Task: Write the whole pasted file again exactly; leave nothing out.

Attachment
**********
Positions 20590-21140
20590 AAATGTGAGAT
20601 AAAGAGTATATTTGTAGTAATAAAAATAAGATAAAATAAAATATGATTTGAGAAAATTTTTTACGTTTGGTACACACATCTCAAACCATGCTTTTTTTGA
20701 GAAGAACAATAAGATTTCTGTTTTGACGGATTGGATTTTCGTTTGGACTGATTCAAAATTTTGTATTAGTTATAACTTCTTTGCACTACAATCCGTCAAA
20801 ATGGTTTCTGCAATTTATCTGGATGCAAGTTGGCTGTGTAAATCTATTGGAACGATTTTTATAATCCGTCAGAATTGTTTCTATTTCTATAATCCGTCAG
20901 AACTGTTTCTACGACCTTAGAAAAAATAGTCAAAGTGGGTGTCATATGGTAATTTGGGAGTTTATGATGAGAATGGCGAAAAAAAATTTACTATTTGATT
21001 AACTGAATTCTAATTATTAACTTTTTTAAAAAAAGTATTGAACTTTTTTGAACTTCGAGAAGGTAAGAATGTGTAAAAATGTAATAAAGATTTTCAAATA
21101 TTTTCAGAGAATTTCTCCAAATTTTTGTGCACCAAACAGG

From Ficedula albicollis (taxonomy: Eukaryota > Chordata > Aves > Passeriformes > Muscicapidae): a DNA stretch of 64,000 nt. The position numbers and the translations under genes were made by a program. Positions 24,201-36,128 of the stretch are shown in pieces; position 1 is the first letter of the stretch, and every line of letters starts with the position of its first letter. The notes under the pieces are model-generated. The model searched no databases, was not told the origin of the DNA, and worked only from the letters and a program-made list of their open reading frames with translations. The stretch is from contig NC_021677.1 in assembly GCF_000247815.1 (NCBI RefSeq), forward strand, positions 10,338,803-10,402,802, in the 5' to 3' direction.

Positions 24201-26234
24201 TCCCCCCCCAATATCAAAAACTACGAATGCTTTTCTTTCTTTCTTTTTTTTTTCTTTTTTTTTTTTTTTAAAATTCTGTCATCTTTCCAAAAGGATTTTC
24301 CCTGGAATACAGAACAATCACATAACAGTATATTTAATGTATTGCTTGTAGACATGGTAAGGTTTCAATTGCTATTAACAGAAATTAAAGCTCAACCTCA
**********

Positions 20590-21140
20590 AAATGTGAGAT
20601 AAAGAGTATATTTGTAGTAATAAAAATAAGATAAAATAAAATATGATTTGAGAAAATTTTTTACGTTTGGTACACACATCTCAAACCATGCTTTTTTTGA
20701 GAAGAACAATAAGATTTCTGTTTTGACGGATTGGATTTTCGTTTGGACTGATTCAAAATTTTGTATTAGTTATAACTTCTTTGCACTACAATCCGTCAAA
20801 ATGGTTTCTGCAATTTATCTGGATGCAAGTTGGCTGTGTAAATCTATTGGAACGATTTTTATAATCCGTCAGAATTGTTTCTATTTCTATAATCCGTCAG
20901 AACTGTTTCTACGACCTTAGAAAAAATAGTCAAAGTGGGTGTCATATGGTAATTTGGGAGTTTATGATGAGAATGGCGAAAAAAAATTTACTATTTGATT
21001 AACTGAATTCTAATTATTAACTTTTTTAAAAAAAGTATTGAACTTTTTTGAACTTCGAGAAGGTAAGAATGTGTAAAAATGTAATAAAGATTTTCAAATA
21101 TTTTCAGAGAATTTCTCCAAATTTTTGTGCACCAAACAGG

From Ficedula albicollis (taxonomy: Eukaryota > Chordata > Aves > Passeriformes > Muscicapidae): a DNA stretch of 64,000 nt. The position numbers and the translations under genes were made by a program. Positions 24,201-36,128 of the stretch are shown in pieces; position 1 is the first letter of the stretch, and every line of letters starts with the position of its first letter. The notes under the pieces are model-generated. The model searched no databases, was not told the origin of the DNA, and worked only from the letters and a program-made list of their open reading frames with translations. The stretch is from contig NC_021677.1 in assembly GCF_000247815.1 (NCBI RefSeq), forward strand, positions 10,338,803-10,402,802, in the 5' to 3' direction.

Positions 24201-26234
24201 TCCCCCCCCAATATCAAAAACTACGAATGCTTTTCTTTCTTTCTTTTTTTTTTCTTTTTTTTTTTTTTTAAAATTCTGTCATCTTTCCAAAAGGATTTTC
24301 CCTGGAATACAGAACAATCACATAACAGTATATTTAATGTATTGCTTGTAGACATGGTAAGGTTTCAATTGCTATTAACAGAAATTAAAGCTCAACCTCA